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Author Mitov, Michel.

Uniform Title Matiere sensible. Engilsh.
Title Sensitive matter : foams, gels, liquid crystals, and other miracles / Michel Mitov ; translated by Giselle Weiss.

Imprint Cambridge, Mass. : Harvard University Press, 2012.


Location Call No. OPAC Message Status
 Axe 2nd Floor Stacks  620.11 M697s 2012    ---  Available
Description xvi, 184 p. : ill. ; 22 cm.
Bibliography Includes bibliographical references and index.
Contents Matter, are you there? -- Sensitive matter, divine matter? -- Let us praise sensitivity, a unifying virtue -- Conciliation : the art of resolving conflicts: -- 1. Peacemaking among enemies-- easy when a mediator is involved -- 2. Dissolving fat in water : a question of organization -- 3. Don't mix, associate! -- Revelation : the little additive that changes everything: -- 4. Rubber : a story nearly cut short -- 5. The firefighter's jet stream : reach for the sky -- 6. The glamorous affair of gas and liquid -- 7. Down with foam! -- 8. Breathing : an unseen triumph -- 9. Familiarity and distance : colloids -- 10. Sensitive cooking; -- Adaptation : responding to the environment: -- 11. A cell, though not a prison -- 12. Putting drug delivery on controlled release -- 13. Perpetual sensitivity : granular matter -- 14. Liquefaction of the "blood" of St. Januarius.
Summary Discusses the importance of soft matter as one of the necessities of life and examines the versatility of such materials as red blood globules, lung fluid, and membranes.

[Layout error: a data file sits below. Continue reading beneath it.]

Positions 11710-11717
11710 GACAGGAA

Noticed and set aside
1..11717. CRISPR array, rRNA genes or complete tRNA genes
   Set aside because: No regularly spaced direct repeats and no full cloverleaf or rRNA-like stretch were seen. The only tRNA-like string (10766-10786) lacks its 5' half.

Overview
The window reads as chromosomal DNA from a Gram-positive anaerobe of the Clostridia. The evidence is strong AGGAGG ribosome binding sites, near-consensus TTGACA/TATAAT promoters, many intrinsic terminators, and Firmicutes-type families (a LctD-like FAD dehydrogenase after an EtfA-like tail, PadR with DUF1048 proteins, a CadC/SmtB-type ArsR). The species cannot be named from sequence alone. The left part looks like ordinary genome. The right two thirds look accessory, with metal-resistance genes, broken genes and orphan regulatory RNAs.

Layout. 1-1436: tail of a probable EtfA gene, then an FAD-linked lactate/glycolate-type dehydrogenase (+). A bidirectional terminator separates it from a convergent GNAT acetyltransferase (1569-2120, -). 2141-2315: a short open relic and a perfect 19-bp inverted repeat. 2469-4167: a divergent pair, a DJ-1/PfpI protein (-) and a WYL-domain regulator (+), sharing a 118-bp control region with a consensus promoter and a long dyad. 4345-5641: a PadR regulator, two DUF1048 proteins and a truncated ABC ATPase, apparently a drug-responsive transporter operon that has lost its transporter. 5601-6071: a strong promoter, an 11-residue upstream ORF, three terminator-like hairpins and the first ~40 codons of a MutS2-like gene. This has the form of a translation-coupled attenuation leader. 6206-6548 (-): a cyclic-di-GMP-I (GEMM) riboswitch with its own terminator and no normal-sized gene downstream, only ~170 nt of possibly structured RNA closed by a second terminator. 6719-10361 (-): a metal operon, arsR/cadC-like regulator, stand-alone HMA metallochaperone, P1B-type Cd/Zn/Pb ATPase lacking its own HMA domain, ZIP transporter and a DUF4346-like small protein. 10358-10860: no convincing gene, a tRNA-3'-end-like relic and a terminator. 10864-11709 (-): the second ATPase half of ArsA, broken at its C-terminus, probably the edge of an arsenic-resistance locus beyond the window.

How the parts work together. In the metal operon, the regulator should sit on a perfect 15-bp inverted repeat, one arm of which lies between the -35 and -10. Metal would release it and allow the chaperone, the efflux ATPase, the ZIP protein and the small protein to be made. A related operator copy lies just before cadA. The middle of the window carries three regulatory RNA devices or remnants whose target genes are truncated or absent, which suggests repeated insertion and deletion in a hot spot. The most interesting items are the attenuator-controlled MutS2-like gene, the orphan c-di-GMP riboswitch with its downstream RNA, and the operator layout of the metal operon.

Life would not exist without sensitive, or soft, matter. All biological structures depend on it, including red blood globules, lung fluid, and membranes. So do industrial emulsions, gels, plastics, liquid crystals, and granular materials. What makes sensitive matter so fascinating is its inherent versatility. Shape-shifting at the slightest provocation, whether a change in composition or environment, it leads a fugitive existence. Physicist Michel Mitov brings drama to molecular gastronomy (as when two irreconcilable materials are mixed to achieve the miracle of mayonnaise) and offers answers to everyday questions, such as how does paint dry on canvas, why does shampoo foam better when you 'repeat,' and what allows for the controlled release of drugs? Along the way we meet a futurist cook, a scientist with a runaway imagination, and a penniless inventor named Goodyear who added sulfur to latex, quite possibly by accident, and created durable rubber. As Mitov demonstrates, even religious ritual is a lesson in the surprising science of sensitive matter. Thrice yearly, the reliquary of St. Januarius is carried down cobblestone streets from the Cathedral to the Church of St. Clare in Naples. If all goes as hoped-and since 1389 it often has-the dried blood contained in the reliquary's largest vial liquefies on reaching its destination, and Neapolitans are given a reaffirming symbol of renewal. -- Publisher description
Subject Soft condensed matter.
ISBN 9780674064560 (alk. paper)
0674064569 (alk. paper)
Standard No. 7206387

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